Athletes' village key to a safe Olympics Athletes' village key to a safe Olympics

Athletes' village key to a safe Olympics

    NHK World
    There was no fanfare, no ceremony on Tuesday to mark the opening of the Olympic Village in Tokyo, but authorities know the facilities have a critical role to play in the summer Games. The effort to make the village a self-contained "bubble," and prevent the spread of COVID-19, will be critical if the event is to be a success.

    The Olympics are now just a week away, but surging infection numbers in the capital underscore just how challenging it will be to host the world's biggest sporting event amid a pandemic. Tokyo's government said on Wednesday that the daily count of new cases had topped 1,100 for the first time since May 8.

    Graph: COVID-19 daily cases in Tokyo

    By the book

    Olympic organizers are hoping the village can be a COVID-free bubble, and have devised a set of protocols to govern the behavior of athletes and staff.

    The so-called "Playbook" includes rules on how athletes should move between competition venues, training centers and their accommodation. It prohibits them from leaving the village for sightseeing, dining or shopping.

    Organizers are also asking athletes to wear masks when they train in the village, and advising them to eat alone when possible or to sit at least two meters apart.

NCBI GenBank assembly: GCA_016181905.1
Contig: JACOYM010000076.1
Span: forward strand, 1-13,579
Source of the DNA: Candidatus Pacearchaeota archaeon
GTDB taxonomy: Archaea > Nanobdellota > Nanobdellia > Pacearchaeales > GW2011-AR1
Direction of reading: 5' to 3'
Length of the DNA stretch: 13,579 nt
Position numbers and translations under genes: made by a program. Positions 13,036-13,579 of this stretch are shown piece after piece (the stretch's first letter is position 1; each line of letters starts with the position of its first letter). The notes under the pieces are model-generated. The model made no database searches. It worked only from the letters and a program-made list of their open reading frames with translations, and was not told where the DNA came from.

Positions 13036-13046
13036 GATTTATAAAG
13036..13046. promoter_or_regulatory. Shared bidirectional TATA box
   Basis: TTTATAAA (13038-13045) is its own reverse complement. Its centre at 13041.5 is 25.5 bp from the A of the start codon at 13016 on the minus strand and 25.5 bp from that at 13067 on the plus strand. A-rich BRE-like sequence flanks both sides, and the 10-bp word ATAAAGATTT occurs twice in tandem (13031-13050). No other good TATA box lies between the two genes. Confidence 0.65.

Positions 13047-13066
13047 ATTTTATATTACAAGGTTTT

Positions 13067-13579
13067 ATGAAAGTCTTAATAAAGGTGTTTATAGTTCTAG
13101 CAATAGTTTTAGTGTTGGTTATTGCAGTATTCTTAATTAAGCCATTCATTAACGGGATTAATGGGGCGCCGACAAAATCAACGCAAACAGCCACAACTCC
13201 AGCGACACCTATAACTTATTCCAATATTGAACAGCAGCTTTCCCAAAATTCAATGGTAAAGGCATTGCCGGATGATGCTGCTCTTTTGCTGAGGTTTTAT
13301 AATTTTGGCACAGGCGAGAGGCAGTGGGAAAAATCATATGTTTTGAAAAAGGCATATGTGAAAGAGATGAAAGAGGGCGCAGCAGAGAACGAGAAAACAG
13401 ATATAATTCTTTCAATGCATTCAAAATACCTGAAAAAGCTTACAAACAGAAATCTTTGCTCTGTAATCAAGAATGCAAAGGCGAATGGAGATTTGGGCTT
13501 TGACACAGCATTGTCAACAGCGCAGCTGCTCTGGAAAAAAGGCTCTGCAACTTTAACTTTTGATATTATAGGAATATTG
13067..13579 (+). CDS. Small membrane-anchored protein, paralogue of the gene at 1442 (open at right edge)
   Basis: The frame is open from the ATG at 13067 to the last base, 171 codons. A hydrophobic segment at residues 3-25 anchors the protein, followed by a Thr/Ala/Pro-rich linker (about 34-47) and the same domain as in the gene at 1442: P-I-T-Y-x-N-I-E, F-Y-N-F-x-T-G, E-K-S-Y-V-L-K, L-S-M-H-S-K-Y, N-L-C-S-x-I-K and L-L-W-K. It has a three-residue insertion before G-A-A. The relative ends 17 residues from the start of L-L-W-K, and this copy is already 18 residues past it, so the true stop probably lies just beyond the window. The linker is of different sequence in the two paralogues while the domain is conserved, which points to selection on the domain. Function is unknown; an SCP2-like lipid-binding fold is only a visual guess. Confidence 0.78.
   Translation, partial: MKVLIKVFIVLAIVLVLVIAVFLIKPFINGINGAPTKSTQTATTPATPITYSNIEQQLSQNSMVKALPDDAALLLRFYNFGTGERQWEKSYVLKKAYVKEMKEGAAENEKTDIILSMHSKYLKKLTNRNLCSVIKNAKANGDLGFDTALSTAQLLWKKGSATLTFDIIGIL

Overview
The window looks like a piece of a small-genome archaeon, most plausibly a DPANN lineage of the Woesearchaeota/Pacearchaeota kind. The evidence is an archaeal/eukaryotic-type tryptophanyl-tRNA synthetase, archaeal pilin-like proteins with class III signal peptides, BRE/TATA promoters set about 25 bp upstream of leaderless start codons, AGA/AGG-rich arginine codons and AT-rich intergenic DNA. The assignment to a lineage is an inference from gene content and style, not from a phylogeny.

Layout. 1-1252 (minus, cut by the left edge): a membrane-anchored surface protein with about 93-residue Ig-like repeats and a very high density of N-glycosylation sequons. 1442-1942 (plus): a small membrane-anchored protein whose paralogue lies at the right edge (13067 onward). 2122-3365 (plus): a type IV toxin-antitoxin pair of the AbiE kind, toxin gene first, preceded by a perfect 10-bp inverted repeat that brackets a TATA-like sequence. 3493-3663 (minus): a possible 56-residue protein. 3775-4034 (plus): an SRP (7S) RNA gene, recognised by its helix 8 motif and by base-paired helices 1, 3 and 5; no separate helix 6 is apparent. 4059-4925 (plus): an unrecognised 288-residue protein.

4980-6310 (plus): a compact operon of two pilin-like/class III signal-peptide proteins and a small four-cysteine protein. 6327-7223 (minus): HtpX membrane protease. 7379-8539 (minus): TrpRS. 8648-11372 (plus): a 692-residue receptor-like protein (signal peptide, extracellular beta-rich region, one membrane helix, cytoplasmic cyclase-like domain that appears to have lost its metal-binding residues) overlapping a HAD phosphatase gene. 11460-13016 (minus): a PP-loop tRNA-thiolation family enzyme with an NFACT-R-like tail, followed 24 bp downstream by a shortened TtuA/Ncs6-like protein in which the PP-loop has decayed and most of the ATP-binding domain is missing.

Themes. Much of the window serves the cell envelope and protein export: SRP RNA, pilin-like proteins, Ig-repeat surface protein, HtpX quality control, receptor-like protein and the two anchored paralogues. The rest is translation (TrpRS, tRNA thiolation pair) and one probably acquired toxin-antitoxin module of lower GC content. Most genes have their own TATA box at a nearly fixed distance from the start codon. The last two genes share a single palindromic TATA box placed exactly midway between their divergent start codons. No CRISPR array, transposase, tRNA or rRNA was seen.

Up to 18,000 athletes and staff can stay at the facility.
    Watch Video 03:45

    To keep the population of the village as low as possible, athletes will be allowed to check in only five days before their first competition and will have to leave within two days of finishing.

    The village also features a testing facility, and everyone staying there will be required to take daily tests.

    Risk to medical system

    The head of the Japanese Association for Infectious Diseases, Yotsuyanagi Hiroshi, says if a cluster does break out inside that bubble, it could put a serious strain on the medical systems of Tokyo and neighboring prefectures.

    Yotsuyanagi Hiroshi
    Yotsuyanagi Hiroshi, President of the Japanese Association for Infectious Diseases.

    "We have to think that we have entered the fifth wave in Tokyo," he says. "If infection rates speed up during the Olympics and Paralympics, it will be a serious problem."
    He argues that athletes should be supervised, especially after their competitions, to ensure they comply with the Playbook's rules.

    As the long and unusual preparations for the Games enter the home stretch, organizers are trying to foster more local enthusiasm, but for many people in the host city, living under yet another state of emergency, it is infection rates rather than medal counts that are the main concern.

    Coronavirus updates